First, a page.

TV Episode Review: Magnum, PI: I Saw the Sunrise

Before reviewing this episode, let me get one thing out of the way. In no way is a reboot of Magnum, PI necessary. This is the case with most television and film updates. There are limited cases where it can work. For example, if you have a television show that had some good elements but was hampered by flaws, a new creative team may find an entirely different way to take it. It can also be appropriate to bring an old series forward to a new time, think Star Trek: The Next Generation or the revived Doctor Who. And when you’re dealing with a literary character that originates from books, you can always make another screen interpretation.

The original Magnum, PI is a critically acclaimed, beloved series that’s still on the air in more than one hundred countries. It was both well-written and featured award-winning acting. In short, there’s no reason to remake it. The best a remake will ever achieve is being the second-best version of Magnum, PI.

That said, despite being unnecessary, the end product can vary from being a horrible betrayal of the original series to a pale imitation of the original series, to something that would be fun in its own right.

“I Saw the Sunrise” is the first episode of the new series and introduced the main characters including Magnum (Jay Hernandez), Rick (Zack Knighton)and T.C. (Stephen Hill.) The three were Navy Seals together and Robin Masters was an embedded reporter whose life they saved. He promised to hook them up if he became rich and famous. He wrote a novel series that became a best-seller and acquired a spare mansion in Hawaii and a supply of Ferraris. (Not the typical outcome of a writing career.) Masters has hired Juliett Higgins (Perdita Weeks) as his caretaker.

From a production standpoint, the series manages not to mess up the show. As I was a little boy in the 1980s, I got a nostalgic thrill from seeing the Ferraris and T.C.’s glorious helicopter. The series uses the same theme, although in keeping with modern pacing standards, the opening lasts twenty seconds as opposed to a full minute for the classic series. The location shots are gorgeous. The action scenes are well-shot and exciting.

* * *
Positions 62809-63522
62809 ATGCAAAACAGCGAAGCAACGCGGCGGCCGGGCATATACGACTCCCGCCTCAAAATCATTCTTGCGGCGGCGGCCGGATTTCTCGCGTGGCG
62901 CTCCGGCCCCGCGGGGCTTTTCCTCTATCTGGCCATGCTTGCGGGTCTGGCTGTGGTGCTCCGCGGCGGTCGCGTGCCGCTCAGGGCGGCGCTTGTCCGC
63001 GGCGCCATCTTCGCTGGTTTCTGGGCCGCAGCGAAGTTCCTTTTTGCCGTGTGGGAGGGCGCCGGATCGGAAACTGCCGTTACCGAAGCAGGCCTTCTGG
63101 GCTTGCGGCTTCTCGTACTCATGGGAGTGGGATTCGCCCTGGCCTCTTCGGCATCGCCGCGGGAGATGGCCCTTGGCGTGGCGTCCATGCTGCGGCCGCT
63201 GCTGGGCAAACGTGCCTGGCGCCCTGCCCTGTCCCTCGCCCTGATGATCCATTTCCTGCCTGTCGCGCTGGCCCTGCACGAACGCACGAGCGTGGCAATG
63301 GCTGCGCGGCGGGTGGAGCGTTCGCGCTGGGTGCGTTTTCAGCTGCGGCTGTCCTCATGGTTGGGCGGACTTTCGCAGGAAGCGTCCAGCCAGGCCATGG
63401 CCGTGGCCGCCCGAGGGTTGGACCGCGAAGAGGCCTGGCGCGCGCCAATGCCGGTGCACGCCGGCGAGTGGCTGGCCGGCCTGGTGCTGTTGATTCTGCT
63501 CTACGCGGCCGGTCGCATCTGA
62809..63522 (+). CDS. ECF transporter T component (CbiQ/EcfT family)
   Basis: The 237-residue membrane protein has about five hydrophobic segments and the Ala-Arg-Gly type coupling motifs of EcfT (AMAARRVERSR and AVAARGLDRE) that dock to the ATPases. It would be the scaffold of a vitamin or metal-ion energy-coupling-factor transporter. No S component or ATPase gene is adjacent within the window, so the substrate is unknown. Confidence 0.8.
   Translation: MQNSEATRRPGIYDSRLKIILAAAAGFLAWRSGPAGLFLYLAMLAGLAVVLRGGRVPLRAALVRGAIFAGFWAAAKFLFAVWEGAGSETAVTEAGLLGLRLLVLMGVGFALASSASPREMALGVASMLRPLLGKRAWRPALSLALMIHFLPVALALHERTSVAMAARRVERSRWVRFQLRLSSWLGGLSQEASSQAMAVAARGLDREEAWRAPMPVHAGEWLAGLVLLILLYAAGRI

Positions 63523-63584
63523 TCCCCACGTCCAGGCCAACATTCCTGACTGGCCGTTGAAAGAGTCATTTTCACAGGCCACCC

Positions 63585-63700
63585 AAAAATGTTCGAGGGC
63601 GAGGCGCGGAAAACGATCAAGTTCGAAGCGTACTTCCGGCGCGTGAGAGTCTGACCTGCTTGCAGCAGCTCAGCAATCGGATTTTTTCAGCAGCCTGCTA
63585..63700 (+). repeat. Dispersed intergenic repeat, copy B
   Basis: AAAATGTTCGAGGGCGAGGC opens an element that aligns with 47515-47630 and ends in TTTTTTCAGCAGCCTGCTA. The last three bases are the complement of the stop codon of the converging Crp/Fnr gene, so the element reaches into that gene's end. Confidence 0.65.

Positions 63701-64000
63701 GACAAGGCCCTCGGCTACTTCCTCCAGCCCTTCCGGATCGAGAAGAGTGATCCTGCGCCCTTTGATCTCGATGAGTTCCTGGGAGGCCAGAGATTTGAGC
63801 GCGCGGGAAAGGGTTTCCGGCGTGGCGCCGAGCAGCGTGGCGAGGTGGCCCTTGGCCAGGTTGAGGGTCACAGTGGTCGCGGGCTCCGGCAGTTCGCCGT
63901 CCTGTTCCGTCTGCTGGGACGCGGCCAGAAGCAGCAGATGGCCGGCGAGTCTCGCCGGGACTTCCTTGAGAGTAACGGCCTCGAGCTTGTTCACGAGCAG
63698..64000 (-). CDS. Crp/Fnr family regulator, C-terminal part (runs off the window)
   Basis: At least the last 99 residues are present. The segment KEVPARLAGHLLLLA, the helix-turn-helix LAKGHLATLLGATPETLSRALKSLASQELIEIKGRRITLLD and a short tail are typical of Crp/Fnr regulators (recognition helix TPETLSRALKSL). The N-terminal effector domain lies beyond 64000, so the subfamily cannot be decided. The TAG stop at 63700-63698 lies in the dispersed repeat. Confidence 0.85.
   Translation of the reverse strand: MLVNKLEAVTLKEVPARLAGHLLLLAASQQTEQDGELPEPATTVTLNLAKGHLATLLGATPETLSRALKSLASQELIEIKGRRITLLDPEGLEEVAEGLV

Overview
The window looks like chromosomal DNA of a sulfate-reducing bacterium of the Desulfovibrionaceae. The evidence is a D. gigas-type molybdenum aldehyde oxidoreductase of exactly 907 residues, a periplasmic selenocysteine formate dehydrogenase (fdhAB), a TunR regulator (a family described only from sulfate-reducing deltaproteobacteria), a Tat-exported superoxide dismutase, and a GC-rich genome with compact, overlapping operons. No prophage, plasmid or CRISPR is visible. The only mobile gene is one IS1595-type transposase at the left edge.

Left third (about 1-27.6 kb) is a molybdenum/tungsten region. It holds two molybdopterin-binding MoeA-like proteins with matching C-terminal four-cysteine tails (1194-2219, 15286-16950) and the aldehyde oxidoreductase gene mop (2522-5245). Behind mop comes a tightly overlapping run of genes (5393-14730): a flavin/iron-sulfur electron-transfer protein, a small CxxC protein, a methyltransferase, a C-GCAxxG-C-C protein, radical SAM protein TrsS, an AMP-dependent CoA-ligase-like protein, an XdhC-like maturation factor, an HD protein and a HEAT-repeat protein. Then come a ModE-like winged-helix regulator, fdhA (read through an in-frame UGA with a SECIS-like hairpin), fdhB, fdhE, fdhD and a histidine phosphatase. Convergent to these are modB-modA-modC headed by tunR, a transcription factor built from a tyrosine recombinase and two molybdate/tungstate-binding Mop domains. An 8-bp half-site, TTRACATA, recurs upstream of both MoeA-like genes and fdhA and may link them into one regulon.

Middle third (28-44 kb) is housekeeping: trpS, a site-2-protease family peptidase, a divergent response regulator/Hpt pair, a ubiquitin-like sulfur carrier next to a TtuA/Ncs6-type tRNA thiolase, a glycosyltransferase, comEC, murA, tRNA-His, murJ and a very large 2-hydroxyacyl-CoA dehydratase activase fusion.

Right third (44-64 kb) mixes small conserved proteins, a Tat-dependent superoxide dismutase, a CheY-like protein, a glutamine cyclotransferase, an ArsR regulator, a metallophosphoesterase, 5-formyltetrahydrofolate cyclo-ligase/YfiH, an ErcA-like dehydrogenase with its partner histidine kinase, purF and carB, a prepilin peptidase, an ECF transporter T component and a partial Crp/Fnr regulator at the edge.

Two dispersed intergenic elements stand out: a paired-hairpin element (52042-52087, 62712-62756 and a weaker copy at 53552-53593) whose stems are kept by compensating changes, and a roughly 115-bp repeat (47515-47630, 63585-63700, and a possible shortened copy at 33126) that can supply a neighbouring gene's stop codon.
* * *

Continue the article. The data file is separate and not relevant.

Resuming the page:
The acting is solid. Hernandez is no Tom Selleck. Nevertheless, he’s got a good bit of charisma and warmth that made me like his character. Perdita Weeks had a difficult challenge, taking on a role associated with Emmy Winner John Hillerman and managed to make the role her own. Like Hillerman, she could be snarky towards Magnum but never is mean or denigrating to the hero as happens with some attempts to inject “strong female characters” into long-running franchises. Knighton and Hill manage to be almost perfect replacements for their 1980s counterparts.

The plot of the story is straightforward. An old Navy buddy of Magnum’s is killed before Magnum can meet with him and Magnum sets out to find the killers.

The writing of this episode is of variable quality. The best thing about the script is it gives Magnum and friends a good motive to solve the case because the murdered man was their fallen comrade. Magnum has good moments with the victim’s young son, showing a kinder side which contrasts with all the fights involved in the episode.

Other changes are adequate. The case isn’t amazing but in a modern series, its understandable to make the mystery simpler so you can introduce your character. There were some tweaks to the original series. Throughout the original series, there was a bit of a sense of mystery around Robin Masters and Higgins, with hints being dropped that the two men were the same man. This is dispensed within the first episode as we learn that Higgins isn’t Robin right off the bat. It’s one of the few changes that indicate a willingness for the series to do something fresh.

This pilot has a few plot holes and issues. Given it’s a series that’s supposed to be fast-paced, it has one pointless scene where he meets with a client in the middle of the episode that has no connection to the episode and serves no purpose. In addition, Higgins is keeping a major secret which Magnum has found out for reasons that are never justified except with, “Hey, I’m a detective and I can figure out stuff!” Higgins admits to what Magnum says on the basis of the same flimsy argument and gives Magnum access to a satellite to track the villains of the week.

Overall, this wasn’t a bad episode and it doesn’t look like a bad series, but it’s not a great one either. With good action and decent performances, it’s okay for mindless inoffensive entertainment, but it’s a far cry from the original.

Rating: 3 out of 5.

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